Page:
The question: I’m a woman in my 30s and I find that I am really thirsty all the time. I try to watch my salt intake, so I don’t think that’s it. In a given day, though, I can drink anywhere from three to four litres of water. Is this too much? My blood pressure is also on the low end of normal. Could the two be related?
The answer: Under normal circumstances, consuming too much water to the point of danger is exceptionally rare. To test the waters (so to speak) I brought this question up to my emergency room colleagues to hear if they had treated people for drinking too much water. While they confirm it’s a rare occurrence, they had all treated people for excess water consumption. Often, these situations happen with athletes after heavy exercise, or in the hot summer months when people who had been sitting in the sun have good intentions of rehydrating – they all drank too much water too fast.
While water is a necessary part of our health, just like anything in life, too much of a good thing can be dangerous. While it is very rare to become “water intoxicated” – it is possible to overwhelm your body by drinking too much, too fast. Generally, your body can adjust to water by activating the kidneys to get rid of the excess through urination. But when the kidneys can’t keep up, it can lead to a dilution and drop of important electrolytes (salts) in the body, known as hyponatremia. As your body attempts to restore the balance, you may experience nausea, vomiting, fatigue or muscle cramps. In more extremely rare but serious cases, it can result in potentially fatal swelling of the brain.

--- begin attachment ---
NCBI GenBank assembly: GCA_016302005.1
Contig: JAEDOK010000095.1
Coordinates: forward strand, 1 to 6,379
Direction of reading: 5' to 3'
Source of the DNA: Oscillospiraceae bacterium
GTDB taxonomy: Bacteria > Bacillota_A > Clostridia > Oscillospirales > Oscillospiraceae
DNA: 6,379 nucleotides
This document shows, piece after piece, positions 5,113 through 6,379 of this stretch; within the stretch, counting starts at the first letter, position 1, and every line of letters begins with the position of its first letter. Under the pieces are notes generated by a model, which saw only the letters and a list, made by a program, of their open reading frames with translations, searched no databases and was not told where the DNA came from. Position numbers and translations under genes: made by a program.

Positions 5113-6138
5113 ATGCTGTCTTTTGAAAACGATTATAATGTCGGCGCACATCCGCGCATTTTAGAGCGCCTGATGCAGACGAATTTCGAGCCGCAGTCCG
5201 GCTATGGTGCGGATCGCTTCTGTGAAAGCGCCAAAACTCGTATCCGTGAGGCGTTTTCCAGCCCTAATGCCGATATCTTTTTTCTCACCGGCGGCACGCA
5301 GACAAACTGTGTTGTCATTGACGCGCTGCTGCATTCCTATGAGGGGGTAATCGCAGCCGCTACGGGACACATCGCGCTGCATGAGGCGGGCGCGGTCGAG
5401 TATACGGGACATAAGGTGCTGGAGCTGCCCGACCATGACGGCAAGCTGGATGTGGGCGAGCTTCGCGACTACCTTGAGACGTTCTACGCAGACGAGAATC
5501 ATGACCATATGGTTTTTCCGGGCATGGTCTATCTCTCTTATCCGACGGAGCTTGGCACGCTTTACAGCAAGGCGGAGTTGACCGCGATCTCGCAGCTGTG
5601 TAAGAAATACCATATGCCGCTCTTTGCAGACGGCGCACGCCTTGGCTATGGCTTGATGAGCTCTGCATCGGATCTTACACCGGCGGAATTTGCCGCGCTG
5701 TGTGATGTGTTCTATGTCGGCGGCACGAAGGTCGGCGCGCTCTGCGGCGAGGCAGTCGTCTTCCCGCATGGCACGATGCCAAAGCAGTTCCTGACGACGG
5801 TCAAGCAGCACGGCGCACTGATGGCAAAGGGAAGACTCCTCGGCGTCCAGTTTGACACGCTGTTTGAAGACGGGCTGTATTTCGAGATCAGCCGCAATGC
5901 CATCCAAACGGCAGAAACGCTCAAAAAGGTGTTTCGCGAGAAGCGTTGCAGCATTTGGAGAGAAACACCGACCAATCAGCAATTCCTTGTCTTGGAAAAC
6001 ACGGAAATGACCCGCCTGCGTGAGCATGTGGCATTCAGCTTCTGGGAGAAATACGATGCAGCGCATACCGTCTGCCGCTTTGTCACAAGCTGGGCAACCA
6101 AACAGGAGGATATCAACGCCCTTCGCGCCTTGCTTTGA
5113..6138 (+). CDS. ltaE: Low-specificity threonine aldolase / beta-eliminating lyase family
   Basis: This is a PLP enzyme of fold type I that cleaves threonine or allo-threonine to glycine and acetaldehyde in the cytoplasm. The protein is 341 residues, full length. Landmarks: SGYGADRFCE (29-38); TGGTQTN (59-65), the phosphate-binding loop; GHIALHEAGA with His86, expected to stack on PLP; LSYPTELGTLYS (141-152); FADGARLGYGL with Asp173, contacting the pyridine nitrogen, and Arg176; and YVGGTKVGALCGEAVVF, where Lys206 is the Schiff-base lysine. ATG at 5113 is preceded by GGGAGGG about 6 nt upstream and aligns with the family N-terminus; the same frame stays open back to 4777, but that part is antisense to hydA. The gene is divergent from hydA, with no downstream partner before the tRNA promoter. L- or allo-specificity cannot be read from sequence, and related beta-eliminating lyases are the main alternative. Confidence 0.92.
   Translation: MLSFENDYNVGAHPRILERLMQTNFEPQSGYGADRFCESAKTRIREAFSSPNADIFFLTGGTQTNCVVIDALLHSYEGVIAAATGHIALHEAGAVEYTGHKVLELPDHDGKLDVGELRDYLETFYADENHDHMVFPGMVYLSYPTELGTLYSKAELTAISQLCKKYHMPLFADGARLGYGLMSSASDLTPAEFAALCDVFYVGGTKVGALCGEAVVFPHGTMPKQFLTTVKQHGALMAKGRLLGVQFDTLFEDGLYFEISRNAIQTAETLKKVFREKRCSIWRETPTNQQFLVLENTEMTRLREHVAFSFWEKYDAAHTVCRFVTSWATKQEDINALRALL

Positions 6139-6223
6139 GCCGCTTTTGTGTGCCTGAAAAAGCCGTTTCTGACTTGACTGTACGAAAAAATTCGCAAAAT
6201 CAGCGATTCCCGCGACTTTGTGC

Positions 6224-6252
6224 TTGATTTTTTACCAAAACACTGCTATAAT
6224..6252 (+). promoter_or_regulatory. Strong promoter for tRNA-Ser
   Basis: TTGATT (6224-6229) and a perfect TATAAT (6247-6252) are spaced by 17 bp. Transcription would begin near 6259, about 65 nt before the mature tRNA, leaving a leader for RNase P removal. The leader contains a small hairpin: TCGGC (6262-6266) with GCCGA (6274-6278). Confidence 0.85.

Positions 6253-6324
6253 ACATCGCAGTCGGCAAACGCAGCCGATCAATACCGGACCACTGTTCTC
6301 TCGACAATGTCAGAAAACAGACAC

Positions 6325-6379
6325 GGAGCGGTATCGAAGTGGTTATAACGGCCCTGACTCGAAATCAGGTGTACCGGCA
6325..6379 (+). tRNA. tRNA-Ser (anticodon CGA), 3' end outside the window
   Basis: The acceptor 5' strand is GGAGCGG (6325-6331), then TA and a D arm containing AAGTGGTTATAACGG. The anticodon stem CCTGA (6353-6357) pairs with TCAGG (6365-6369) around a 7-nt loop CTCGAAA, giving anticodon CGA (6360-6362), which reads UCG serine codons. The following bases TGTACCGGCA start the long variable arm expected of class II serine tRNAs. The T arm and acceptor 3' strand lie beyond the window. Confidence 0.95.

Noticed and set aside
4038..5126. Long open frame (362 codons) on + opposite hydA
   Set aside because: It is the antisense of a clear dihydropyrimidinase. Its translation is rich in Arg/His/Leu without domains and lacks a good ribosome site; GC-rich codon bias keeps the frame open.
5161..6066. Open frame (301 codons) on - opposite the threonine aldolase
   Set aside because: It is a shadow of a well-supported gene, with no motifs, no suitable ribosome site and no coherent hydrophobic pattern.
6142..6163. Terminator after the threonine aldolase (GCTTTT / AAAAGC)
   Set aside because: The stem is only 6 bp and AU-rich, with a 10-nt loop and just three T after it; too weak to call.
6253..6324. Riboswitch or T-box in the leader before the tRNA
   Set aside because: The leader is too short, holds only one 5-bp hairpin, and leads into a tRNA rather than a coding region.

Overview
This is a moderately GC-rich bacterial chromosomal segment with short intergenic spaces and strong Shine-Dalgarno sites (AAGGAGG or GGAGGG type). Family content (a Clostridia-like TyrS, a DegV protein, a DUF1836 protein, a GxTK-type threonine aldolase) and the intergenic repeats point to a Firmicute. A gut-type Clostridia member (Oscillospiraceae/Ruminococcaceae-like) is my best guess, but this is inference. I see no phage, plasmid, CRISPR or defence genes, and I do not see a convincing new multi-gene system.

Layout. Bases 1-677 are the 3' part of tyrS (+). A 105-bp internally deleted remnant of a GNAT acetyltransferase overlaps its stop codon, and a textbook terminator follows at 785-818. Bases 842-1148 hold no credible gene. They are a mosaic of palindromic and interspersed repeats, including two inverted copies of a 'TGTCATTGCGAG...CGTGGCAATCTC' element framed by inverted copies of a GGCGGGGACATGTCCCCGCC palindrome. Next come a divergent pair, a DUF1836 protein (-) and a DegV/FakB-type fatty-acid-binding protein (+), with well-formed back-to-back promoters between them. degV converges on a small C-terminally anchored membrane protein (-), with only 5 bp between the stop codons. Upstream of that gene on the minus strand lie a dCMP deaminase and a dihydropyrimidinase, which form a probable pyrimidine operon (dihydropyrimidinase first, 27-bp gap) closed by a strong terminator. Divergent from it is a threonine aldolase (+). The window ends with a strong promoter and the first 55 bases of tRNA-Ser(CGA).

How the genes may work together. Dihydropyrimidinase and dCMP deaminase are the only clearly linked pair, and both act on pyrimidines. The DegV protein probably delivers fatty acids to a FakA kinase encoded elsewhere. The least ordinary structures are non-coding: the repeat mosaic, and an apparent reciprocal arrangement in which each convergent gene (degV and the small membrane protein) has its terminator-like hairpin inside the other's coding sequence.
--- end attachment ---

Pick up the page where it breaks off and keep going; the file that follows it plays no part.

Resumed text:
In your case, if you are spreading your water consumption out throughout the day in a gradual manner, your body is likely able to accommodate the excess fluid and create balance as needed without negative effect. Our individual water needs vary based on our baseline health, medical conditions, age, external temperature and if we’ve been active or exercising. The popular idea of eight glasses of water a day is a bit of a myth and is not specific enough for each individual’s actual needs. It also does not take into account that all fluids, including the water in our food, teas, and coffees, should be included in your total daily intake.
My larger concern is that you’re constantly thirsty. Thirst is stimulated by dehydration, excess salt in your diet and certain medications like those used to treat allergies, blood pressure and mental-health conditions (including common antidepressants and some antipsychotics). Blood pressure does go down when you’re dehydrated, so if you’re on the low end of normal, the two may be certainly be related and may be contributing to your thirst and stimulation to drink more water.
It’s important to hydrate well, but it does sound like you are potentially drinking too much, so it’s important to get to the bottom of why this is happening. See your doctor to rule out more serious causes of chronic thirst like diabetes, which can be screened with some simple blood tests.
Dr. Sheila Wijayasinghe is the Medical Director at the Immigrant Womens’ Health Center, works as a Staff Physician at St. Michael’s Hospital in their Family Practice Unit and at Hassle Free Clinic, and established and runs an onsite clinic at Women’s Habitat Shelter in Etobicoke. She has a special interest in womens’ health, health promotion, and care of marginalized populations.
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